They slide me into the MRI bore, I can feel my arms pressing against the sides yet I don’t freak. I’m not sure if that’s because of the lovely tranquilizer or because I’m face down. I close my eyes. I can’t really hear the music because the gradient magnets whirling around make a terrific, jackhammer racket. Without the music, I start reciting the Lord’s Prayer to calm down. It helps. I try the Nicene Creed, but it’s too long for me to remember. Guess I’m more tense than I want to admit consciously. I alternate progressive relaxation with the Lord’s Prayer.

Halfway through my half-hour in the bore, they inject a contrast dye, gadolinium. It feels cold, yet it slightly raises the temperature of my blood as it passes through my veins and arteries. This element also changes the magnetic field in my breasts, highlighting the circulatory system. I think tumors hog blood flow, so that make sense. A few minutes later, the tables slides back out of the bore. Done. Big exhale.

Onto genetic testing!

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About leftbreast

I have had breast cancer. I was diagnosed at 47, and am now 49. I have finished "active treatment," two surgeries, chemo, radiation, monoclonal antibodies. These days, I only take a drug to suppress my uptake of estrogen, since my tumor was highly reactive to that hormone. I have been married to my husband Pete for 21 years. I have a stepdaughter, Maureen, 30, and a daughter, Erin, 10. I've been a freelance magazine journalist for 20-plus years, covering everything from Chinese foreign policy to Catholic nuns to endangered species. I have had a great life. I have lived in Asia and all over the United States. I have spent nights with tree-sitters in Oregon and with astronomers at the Mauna Kea observatory in Hawaii. I've been to a cocktail party on the poopdeck of a British destroyer docked in Shanghai. I've taken the bus to Tibet, and tramped through the cloud forests of Panama with biologists. A magazine sent me on a raft trip down the Colorado through the Grand Canyon; another sent me to cooking school for a week. I have spent time with celebrities, presidents and heroin dealers. I love my work. I have a loving, supportive family and more friends than I probably deserve. I have had the space and time to camp, ski, cycle, garden, cook and spoil my pets (an Australian shepherd, a German shepherd and a tabby cat). If it all ended tomorrow, I would have to say that it has been a really, really good ride. When I was in thick of treatment, I was simply fighting for more time. Now, I'm trying to connect the experience of cancer with the rest of my life, with the time that's been won. I hope the cancer never comes back, but if it does, I'll be ready. That's what this blog is about.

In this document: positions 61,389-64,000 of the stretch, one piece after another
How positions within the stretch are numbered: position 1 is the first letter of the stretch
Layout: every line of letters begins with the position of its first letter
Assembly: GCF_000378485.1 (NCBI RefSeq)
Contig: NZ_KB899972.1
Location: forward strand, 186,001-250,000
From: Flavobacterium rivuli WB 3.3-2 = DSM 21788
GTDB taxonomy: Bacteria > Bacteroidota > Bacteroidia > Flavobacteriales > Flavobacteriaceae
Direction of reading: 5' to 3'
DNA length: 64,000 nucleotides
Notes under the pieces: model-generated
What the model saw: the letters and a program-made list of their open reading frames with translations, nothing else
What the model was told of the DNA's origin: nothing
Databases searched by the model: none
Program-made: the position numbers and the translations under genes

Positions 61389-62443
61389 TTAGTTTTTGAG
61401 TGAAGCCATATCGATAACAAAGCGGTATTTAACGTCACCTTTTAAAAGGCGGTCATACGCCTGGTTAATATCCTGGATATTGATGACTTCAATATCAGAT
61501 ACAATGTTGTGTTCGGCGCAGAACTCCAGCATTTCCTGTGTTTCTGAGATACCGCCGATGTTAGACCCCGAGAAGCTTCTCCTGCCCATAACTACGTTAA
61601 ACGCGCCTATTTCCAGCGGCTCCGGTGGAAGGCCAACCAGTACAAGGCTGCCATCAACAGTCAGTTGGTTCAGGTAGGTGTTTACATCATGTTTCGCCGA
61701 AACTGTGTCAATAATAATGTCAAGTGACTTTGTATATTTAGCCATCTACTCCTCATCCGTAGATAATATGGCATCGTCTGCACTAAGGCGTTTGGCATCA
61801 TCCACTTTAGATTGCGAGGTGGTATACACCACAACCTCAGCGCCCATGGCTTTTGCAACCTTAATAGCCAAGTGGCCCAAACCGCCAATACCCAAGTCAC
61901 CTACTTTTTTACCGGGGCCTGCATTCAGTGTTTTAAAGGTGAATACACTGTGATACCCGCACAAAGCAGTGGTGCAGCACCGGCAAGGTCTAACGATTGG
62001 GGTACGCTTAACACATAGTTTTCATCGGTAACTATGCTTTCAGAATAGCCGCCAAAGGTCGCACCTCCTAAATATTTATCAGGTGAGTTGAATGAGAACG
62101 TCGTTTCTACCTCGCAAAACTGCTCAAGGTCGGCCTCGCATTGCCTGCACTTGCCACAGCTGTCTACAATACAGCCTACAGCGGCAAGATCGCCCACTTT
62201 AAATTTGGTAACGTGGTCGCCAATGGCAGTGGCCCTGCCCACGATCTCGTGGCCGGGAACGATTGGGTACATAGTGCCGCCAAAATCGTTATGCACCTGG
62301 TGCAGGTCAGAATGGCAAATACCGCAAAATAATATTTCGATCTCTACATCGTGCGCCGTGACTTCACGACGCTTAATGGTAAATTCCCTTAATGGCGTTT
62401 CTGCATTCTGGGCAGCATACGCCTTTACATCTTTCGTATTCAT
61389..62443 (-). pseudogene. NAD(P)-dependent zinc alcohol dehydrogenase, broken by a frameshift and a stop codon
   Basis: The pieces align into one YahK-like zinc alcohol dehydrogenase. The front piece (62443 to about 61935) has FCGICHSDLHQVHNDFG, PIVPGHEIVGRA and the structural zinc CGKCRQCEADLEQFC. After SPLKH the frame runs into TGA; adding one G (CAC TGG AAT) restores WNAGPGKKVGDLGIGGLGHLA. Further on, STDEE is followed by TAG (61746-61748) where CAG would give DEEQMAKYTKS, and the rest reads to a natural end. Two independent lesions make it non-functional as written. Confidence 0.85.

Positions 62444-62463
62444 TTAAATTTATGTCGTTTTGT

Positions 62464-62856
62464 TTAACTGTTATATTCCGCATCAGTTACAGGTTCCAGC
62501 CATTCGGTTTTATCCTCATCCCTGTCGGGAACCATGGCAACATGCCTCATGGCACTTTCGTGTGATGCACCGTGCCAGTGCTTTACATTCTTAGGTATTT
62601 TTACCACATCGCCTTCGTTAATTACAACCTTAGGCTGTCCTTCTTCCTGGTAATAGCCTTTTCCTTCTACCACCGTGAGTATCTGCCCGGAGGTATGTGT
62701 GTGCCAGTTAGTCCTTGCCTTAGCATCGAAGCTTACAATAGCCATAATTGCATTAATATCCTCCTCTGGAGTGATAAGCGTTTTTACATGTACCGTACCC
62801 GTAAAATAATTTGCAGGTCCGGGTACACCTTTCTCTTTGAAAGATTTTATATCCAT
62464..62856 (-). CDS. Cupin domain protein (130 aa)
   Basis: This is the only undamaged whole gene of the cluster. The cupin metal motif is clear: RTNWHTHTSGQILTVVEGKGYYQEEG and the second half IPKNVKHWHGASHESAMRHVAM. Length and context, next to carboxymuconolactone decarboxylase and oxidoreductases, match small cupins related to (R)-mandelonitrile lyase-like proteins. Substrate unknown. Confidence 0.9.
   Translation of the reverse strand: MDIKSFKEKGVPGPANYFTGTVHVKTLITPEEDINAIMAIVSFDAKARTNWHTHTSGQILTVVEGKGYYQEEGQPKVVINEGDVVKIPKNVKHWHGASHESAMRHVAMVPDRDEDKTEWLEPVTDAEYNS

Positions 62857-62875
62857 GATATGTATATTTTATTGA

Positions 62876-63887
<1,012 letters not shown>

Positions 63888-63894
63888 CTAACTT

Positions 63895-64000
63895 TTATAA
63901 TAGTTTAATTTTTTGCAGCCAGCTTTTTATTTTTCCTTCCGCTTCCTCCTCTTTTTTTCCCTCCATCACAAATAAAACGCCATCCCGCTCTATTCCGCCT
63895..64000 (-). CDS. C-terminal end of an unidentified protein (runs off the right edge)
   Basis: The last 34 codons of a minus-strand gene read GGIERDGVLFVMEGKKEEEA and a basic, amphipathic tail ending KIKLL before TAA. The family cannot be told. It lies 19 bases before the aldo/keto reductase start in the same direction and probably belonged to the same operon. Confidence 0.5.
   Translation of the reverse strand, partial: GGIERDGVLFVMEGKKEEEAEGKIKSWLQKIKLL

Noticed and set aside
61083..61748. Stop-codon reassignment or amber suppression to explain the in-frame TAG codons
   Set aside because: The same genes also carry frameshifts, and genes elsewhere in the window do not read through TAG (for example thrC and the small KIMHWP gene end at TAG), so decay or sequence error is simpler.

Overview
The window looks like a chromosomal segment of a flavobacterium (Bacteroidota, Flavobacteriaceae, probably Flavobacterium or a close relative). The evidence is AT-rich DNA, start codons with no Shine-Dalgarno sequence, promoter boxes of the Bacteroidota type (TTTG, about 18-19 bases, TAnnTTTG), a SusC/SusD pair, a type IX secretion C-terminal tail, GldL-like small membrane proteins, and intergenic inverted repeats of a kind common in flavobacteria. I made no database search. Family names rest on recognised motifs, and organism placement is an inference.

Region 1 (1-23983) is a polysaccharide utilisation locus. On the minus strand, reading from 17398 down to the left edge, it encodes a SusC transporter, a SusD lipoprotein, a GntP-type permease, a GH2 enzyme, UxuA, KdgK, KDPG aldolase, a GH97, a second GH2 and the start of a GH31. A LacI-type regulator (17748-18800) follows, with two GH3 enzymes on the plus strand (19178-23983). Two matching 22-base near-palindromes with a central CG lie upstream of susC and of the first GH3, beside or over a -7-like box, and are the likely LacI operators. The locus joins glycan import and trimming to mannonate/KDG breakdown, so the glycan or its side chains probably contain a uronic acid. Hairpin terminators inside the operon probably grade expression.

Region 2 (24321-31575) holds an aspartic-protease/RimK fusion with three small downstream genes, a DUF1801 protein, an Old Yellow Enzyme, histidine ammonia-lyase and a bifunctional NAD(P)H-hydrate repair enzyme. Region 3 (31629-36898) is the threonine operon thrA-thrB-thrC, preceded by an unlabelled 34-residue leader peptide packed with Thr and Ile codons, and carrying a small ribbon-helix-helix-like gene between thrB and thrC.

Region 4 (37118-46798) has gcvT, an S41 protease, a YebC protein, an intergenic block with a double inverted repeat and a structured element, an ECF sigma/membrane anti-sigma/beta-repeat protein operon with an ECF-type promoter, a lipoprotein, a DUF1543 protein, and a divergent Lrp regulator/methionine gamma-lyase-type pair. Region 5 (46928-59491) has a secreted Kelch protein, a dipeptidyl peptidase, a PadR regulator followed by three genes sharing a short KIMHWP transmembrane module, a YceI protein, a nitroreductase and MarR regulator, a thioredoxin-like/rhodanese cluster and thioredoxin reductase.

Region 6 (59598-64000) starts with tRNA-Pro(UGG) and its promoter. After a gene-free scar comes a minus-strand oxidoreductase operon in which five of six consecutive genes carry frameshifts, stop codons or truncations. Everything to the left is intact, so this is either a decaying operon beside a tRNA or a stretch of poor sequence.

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One Response to Exhale

  1. Pingback: A short ode to radiology | My Left Breast